This is interesting because as I mentioned before, more than half of the overall cost resides with the power entry point, cabling systems and installation. This high deployment cost directly hits the capital needs for the CPO which requires higher charger utilization to break even on a deployment. So, how do we reduce these costs?

A cost reduction method used by industrial companies is to standardize and create economies of scale by producing large volumes of the exact same system. However, in the EV world every site is different, which makes traditional manufacturing methods quite difficult. This is where Shoals can provide very tangible benefit to the cost of EV infrastructure. Our high mix – high volume manufacturing environment that was perfected for the solar industry is perfectly applicable for the high variation (every site is different) and high volume (many sites to be deployed) world of EV infrastructure. We will take what is done in the field today and do it in our production facilities. This alone reduces labor costs and increases quality. In addition, we will use innovations to reduce the cost of other aspects of the EV charging system.

For the power entry point, Shoals Technologies offers a power entry skid which includes a primary disconnect, stepdown transformer and breaker panel. Everything is designed and ordered to meet the needs of your site. All equipment is cabled, connectorized and quality-checked in the plant. The skid is then shipped to site fully assembled and ready to be placed and connected.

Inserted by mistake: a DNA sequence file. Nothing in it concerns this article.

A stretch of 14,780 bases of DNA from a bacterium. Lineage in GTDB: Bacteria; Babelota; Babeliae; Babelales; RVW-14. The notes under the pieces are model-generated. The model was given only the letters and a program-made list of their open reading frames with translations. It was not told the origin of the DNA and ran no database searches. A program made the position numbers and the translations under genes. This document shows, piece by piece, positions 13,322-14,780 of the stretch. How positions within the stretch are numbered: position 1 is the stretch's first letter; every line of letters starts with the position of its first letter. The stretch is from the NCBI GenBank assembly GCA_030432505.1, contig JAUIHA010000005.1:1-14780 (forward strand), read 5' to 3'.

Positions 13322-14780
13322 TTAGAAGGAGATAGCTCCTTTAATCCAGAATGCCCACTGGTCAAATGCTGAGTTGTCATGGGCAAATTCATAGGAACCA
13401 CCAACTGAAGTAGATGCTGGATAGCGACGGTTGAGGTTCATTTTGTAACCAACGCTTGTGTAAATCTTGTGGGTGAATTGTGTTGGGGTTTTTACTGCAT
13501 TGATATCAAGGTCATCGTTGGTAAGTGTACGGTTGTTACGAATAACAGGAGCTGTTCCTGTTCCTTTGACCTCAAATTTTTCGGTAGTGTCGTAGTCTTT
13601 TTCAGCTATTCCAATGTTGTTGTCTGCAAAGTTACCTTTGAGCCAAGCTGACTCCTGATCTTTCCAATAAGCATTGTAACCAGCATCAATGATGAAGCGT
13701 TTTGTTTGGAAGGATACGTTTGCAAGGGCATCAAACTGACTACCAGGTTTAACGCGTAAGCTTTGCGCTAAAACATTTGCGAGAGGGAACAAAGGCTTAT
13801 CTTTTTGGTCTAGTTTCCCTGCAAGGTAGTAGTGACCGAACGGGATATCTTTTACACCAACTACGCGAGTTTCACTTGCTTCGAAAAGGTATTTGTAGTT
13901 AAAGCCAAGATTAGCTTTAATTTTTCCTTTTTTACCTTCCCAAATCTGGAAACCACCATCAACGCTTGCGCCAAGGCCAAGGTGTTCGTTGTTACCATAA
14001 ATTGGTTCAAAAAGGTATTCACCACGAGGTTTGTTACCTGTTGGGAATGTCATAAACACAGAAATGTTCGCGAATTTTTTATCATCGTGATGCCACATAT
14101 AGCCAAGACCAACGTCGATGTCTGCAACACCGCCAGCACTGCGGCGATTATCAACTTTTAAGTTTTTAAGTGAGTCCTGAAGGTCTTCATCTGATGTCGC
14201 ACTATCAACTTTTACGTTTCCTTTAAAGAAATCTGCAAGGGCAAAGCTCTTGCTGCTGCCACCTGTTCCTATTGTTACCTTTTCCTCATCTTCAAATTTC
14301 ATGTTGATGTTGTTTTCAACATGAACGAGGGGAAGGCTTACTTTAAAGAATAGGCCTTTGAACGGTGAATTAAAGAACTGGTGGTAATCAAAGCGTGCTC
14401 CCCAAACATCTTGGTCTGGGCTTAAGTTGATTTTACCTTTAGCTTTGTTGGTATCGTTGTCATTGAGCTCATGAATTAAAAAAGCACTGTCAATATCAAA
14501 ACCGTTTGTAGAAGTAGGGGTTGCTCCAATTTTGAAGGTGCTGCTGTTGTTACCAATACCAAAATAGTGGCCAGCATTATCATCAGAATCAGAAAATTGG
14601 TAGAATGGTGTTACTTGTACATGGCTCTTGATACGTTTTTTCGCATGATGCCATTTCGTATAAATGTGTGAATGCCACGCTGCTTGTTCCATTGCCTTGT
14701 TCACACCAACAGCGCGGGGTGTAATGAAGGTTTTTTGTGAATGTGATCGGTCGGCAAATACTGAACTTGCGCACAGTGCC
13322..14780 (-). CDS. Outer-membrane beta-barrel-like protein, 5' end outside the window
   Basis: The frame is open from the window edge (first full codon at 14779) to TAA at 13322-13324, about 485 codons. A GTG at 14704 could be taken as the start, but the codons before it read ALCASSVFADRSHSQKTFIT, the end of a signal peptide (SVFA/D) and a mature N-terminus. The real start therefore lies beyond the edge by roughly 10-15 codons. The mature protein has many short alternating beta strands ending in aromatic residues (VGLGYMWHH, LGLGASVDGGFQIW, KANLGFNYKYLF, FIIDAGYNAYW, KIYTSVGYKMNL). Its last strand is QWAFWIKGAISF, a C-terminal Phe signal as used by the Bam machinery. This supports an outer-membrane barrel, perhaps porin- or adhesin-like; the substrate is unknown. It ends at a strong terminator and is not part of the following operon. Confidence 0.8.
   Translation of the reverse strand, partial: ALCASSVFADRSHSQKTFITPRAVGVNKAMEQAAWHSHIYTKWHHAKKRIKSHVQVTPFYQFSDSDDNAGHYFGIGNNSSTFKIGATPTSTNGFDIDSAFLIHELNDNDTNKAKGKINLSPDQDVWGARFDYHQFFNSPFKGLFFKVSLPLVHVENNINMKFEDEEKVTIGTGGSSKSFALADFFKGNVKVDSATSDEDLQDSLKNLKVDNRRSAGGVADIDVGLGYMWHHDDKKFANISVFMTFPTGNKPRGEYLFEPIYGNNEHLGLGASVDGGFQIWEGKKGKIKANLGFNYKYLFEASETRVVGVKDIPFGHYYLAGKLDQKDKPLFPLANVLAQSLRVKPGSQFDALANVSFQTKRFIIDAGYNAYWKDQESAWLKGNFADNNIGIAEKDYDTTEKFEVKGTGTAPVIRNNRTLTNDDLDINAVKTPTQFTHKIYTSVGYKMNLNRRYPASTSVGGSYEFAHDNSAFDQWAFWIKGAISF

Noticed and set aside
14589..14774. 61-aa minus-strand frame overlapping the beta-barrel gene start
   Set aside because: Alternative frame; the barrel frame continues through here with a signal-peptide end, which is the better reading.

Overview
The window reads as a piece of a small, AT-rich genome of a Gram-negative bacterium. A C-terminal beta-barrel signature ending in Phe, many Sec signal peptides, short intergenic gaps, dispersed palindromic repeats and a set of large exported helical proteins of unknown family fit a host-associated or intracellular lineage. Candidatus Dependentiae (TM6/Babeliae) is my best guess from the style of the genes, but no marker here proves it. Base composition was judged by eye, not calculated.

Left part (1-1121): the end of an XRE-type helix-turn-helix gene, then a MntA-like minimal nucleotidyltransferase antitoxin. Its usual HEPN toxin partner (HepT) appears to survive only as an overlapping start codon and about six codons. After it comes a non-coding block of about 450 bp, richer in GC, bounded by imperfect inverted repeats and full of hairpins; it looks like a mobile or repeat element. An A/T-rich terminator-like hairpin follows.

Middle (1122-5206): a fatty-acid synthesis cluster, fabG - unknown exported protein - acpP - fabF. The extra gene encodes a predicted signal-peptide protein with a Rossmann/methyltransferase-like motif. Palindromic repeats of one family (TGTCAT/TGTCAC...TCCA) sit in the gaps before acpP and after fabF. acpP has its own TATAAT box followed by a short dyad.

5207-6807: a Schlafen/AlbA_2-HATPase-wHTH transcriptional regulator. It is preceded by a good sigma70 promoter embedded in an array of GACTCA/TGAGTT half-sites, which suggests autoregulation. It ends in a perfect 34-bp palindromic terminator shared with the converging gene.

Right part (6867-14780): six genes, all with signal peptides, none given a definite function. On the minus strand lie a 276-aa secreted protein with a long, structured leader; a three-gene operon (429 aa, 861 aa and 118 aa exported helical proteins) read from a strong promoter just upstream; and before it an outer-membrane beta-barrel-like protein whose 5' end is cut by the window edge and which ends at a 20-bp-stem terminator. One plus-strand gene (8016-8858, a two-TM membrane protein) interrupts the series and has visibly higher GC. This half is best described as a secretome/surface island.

Our charging skids offer options for dual DC chargers, dual and quad AC chargers. We support any make and model charger OEM’s product. Just as with the power entry skid, everything is shipped to the plant, preassembled, connectorized and quality checked. The charger skids are ready for shipment and placement on site. Our skid solutions are designed to speed deployment, minimize site disruption and improve quality of the install.

Shoals Big Lead Assembly (BLA)–which is heavily patented and perfected for solar deployments—is used to connect the power entry skid with multiple charging skids. Our goal is to replace home run cables for up to 25 AC chargers using a single pair of BLAs. Imagine the cost savings in material and labor. Also, our BLAs can be placed above or below ground so they are a perfect and safe fit for a raceway system.

The cables will be protected by a raceway system run between the multiple charger skids. The system is designed for cost effectiveness, safety, durability and to be aesthetically pleasing. Depending on the site layout and site host choice, we can also run raceway from the power entry skid to the first charger skid. Our form of raceway saves considerable civil costs and enables a much more rapid site deployment.

When you consider the significant cost associated with the elements of an EV deployment, it really underscores that we all need to be thinking of how to cost-optimize these elements. Profitability of a charging system is substantially improved by being capital efficient up front–for all parts of the system. Our goal at Shoals is to deliver the safest, most cost-effective, and highest quality EV charging solution on the market. We intend to enable customers to deploy a site in a couple of days as opposed to a couple of weeks—and do it with higher quality and lower cost. As an industry we need to focus on all aspects of the solution, even those that “only” lay the foundation for a charging system.